EPA To Ease Emission Restrictions On Coal-Fired Power Plants

EPA To Ease Emission Restrictions On Coal-Fired Power Plants

EPA To Ease Emission Restrictions On Coal-Fired Power Plants

Monday morning Environmental Protection Agency Administrator Scott Pruitt said the Trump administration will abandon the Obama-era clean power plan aimed at reducing global warming.

President Barack Obama's signature plan to reduce carbon dioxide emissions from electrical generation took years to develop and touched every aspect of power production and use, from smokestacks to home insulation.

"As EPA administrator, Scott is working to strike an appropriate balance between protecting water and air, and preventing the kind of job-killing over-regulation", McConnell said, adding that he's been working to "stop the war on coal in its tracks".

Pruitt said the rule, enacted in 2015, "was about picking winners and losers". "Regulatory power should not be used by any regulatory body to pick winners and losers", he said at the event.

"The Supreme Court has concluded multiple times that EPA is obligated by law to move forward with action to regulate greenhouse gases", said McCarthy, "but this administration has no intention of following the law".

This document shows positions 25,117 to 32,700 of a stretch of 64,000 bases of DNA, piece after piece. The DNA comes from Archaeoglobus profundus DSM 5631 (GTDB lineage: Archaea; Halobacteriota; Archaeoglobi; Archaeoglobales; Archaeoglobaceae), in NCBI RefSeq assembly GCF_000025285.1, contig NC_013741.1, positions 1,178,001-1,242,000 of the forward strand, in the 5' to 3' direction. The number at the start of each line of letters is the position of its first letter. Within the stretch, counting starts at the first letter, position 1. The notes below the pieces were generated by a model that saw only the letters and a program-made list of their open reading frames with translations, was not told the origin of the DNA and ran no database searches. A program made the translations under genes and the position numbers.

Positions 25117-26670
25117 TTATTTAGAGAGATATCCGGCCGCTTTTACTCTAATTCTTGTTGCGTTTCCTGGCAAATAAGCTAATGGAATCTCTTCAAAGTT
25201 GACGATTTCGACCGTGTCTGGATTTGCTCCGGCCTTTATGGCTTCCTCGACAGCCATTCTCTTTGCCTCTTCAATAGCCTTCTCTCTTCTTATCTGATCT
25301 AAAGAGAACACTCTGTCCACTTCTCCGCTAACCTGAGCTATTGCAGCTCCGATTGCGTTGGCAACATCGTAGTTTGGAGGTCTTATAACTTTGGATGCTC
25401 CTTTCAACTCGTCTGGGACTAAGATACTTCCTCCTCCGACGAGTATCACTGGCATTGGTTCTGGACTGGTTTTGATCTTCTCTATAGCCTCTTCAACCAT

When the cheers subsided, Pruitt said, "Tomorrow, in Washington, D.C., I'll be signing a proposed rule to withdraw the so-called Clean Power Plan from the past administration, and thus begin the effort to withdraw that rule". Today's announcement from Pruitt is an expected result of that order. Last year, the Supreme Court blocked the rule from taking effect while courts assessed those lawsuits.

When the rule was finalized in 2015, power plants were the largest source of USA climate pollution, comprising 31% of the nation's emissions.

President Donald Trump, who appointed Pruitt and shares his skepticism of established climate science, promised to kill the Clean Power Plan during the 2016 campaign as part of his broader pledge to revive the nation's struggling coal mines. In a forthcoming advanced notice of proposed rulemaking, the EPA will ask "what inside-the-fence-line options are legal, feasible and appropriate", according to a document obtained by Bloomberg. Even so, the plan helped drive a recent wave of retirements of coal-fired plants, which are also being squeezed by low cost natural gas and renewable power.

The latest EPA plans, contained in a 43-page document called "Repeal of Carbon Pollution Emission Guidelines for Existing Stationary Sources", say the agency will appeal for public input on how to cut emissions from power plants.

In the absence of stricter federal regulations curbing greenhouse gas emissions, many states have issued their own mandates promoting energy conservation.

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